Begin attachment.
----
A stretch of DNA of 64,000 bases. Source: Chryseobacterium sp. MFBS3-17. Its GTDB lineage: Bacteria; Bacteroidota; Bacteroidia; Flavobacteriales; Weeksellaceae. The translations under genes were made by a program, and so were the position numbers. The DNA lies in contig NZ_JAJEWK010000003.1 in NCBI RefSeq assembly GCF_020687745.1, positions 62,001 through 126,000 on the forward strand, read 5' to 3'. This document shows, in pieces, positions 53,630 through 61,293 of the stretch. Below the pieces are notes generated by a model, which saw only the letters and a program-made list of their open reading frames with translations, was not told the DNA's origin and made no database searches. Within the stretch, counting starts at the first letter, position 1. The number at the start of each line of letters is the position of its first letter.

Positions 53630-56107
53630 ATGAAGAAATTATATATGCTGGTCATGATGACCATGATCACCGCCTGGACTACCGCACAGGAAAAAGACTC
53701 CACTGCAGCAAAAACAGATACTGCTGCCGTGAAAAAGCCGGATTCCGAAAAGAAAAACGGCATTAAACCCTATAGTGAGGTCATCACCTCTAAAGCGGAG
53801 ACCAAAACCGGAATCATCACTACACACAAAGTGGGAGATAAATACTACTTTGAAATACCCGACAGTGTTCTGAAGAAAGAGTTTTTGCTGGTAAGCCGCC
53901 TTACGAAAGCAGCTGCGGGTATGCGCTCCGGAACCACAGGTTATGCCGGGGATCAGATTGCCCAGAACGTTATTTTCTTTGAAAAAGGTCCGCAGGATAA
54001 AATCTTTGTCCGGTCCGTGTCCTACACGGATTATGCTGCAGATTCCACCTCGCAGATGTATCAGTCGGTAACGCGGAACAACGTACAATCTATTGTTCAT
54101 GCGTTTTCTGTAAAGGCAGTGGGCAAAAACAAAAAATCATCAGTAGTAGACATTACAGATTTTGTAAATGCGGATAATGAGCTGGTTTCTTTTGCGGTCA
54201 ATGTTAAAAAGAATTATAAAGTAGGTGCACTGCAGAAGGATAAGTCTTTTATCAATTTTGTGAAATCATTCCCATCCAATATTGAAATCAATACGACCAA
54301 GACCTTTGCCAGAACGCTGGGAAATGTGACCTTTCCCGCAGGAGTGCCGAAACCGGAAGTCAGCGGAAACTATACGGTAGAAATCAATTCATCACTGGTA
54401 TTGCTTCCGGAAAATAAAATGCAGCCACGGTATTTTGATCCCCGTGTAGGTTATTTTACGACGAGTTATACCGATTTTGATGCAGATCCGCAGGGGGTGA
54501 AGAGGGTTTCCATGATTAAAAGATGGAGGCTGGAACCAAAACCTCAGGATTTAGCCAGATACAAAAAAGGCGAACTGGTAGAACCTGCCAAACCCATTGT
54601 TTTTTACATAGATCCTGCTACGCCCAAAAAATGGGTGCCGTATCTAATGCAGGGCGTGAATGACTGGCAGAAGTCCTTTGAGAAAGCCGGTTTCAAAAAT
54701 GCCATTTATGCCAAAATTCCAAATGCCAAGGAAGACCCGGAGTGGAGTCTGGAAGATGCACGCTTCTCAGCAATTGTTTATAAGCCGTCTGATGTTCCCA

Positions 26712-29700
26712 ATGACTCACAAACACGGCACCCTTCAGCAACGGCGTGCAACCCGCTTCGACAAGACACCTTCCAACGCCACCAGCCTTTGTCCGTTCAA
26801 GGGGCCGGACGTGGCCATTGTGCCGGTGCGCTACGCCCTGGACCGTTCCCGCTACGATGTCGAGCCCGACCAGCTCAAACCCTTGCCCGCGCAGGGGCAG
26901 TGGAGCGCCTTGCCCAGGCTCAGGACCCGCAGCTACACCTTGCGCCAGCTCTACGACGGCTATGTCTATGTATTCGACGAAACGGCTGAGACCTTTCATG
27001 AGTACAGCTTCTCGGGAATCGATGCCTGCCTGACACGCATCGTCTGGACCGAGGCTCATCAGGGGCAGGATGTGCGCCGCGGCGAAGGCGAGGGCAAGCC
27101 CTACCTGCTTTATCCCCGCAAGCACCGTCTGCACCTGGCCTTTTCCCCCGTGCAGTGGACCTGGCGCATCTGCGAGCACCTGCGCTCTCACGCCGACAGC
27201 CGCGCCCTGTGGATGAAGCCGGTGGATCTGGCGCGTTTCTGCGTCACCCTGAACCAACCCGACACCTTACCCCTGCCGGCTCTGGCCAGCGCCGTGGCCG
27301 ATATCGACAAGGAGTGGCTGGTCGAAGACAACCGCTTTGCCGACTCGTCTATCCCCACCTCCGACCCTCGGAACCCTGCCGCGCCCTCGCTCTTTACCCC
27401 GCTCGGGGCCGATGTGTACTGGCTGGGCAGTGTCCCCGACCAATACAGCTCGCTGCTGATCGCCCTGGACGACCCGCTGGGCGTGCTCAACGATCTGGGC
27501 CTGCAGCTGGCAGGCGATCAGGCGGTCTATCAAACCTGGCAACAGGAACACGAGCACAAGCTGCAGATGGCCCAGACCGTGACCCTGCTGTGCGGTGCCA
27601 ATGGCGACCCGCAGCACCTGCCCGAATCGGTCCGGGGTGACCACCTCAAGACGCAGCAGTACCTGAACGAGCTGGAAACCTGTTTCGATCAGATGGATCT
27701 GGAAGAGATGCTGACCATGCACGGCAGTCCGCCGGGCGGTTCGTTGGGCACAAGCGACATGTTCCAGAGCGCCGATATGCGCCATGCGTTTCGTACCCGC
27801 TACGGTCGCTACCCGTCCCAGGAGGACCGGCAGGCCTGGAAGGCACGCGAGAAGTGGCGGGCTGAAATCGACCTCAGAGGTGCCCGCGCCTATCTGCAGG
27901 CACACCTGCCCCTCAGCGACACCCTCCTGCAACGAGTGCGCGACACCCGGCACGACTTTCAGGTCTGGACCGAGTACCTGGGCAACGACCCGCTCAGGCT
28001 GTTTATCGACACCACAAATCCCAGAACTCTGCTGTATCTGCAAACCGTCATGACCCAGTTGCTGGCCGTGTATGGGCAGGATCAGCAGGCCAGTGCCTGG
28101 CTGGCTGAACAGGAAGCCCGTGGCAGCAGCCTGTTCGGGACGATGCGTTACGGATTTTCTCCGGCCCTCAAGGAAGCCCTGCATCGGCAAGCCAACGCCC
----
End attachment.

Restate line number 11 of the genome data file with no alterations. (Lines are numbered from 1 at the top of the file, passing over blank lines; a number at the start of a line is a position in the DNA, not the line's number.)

54401 TTGCTTCCGGAAAATAAAATGCAGCCACGGTATTTTGATCCCCGTGTAGGTTATTTTACGACGAGTTATACCGATTTTGATGCAGATCCGCAGGGGGTGA